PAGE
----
• it objectively compares one or several relevant, important, verifiable and typical properties of goods or services, including price;
  • it compares products with a designation of origin only to products with the same designation;
  • it does not disparage a competitor, its position, its activities, its results or its identification, or unfairly benefit therefrom; and
  • it does not present the advertiser’s products or services as an imitation or copy of trademarked products or services of a competitor, or of the competitor’s name.

Comparative advertising is one of the types of unfair competition that is specified in the Civil Code, which prohibits “conduct in competition which is contrary to the good morals of competition and is liable to cause harm to other competitors or customers”. In order for comparative advertising to be considered unfair and illegal, it must breach one of the aforementioned conditions (see the bullet points) of the Civil Code and fall under the general unfair competition clause specified in the Civil Code as well.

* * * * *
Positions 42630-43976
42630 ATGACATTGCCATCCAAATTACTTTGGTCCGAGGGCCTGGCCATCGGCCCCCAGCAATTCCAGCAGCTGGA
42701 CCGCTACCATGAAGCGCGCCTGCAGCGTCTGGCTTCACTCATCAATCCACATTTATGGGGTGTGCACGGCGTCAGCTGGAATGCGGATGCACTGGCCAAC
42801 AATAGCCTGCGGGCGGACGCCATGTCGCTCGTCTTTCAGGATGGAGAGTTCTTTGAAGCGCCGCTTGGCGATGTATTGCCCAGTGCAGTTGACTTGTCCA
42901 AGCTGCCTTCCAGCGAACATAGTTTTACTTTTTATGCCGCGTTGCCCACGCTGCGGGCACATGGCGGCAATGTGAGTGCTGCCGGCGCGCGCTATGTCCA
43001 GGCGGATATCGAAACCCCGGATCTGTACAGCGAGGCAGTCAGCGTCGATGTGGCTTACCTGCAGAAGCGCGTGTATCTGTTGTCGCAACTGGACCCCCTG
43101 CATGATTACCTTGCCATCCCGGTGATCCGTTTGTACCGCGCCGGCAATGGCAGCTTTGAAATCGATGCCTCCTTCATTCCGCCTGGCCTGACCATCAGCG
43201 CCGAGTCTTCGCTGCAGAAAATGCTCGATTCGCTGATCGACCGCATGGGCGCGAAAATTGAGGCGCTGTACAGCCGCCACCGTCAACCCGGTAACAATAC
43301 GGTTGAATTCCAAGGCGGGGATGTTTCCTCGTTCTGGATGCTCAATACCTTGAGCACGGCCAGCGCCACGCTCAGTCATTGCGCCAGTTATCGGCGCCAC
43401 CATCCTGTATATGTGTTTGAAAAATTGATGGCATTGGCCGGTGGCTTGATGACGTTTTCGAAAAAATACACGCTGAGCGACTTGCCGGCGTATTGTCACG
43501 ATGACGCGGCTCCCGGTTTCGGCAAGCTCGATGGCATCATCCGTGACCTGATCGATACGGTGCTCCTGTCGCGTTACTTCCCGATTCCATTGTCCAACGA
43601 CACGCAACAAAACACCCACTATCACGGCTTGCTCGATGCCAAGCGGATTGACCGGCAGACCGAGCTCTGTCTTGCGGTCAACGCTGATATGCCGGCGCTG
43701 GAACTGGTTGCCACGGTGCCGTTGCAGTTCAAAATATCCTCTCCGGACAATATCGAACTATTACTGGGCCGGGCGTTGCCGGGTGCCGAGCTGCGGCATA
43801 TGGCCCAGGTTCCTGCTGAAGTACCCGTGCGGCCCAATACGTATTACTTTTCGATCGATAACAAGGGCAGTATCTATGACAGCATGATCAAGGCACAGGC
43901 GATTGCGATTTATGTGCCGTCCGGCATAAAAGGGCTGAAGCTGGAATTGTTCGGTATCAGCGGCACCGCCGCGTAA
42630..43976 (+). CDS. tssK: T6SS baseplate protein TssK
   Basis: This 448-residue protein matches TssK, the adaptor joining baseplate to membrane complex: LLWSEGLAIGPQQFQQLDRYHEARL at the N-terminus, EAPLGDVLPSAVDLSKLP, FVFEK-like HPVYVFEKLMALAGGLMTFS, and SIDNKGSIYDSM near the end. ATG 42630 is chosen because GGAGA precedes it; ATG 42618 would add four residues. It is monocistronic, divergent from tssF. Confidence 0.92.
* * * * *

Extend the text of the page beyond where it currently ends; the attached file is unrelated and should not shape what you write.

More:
Advertising Regulation Act

Comparative advertising is also regulated by the Advertising Regulation Act, which refers to the Civil Code and sets out special requirements regarding comparative advertising. Comparative advertising of medicinal products for human use, health services medical devices or in vitro diagnostic medical devices is permissible, provided that:

  • the conditions laid down in the Civil Code are met; and
  • the advertising is aimed at persons who are authorised to prescribe or supply such medicinal products or to provide these health services (ie, to experts).

Please see 3.1 General Requirements.

The advertiser may challenge claims made by a competitor in the civil law proceedings (for details, please see 1.5 Private Right of Action).

If the rules set out for comparative advertising of medicinal products for human use, health services, medical devices or in vitro diagnostic medical devices are violated, a fine of up to EUR77,000 may be imposed under the Advertising Regulation Act.

A fine of up to EUR192,000 may be imposed if the comparative advertising is considered a misleading practice under the CPA.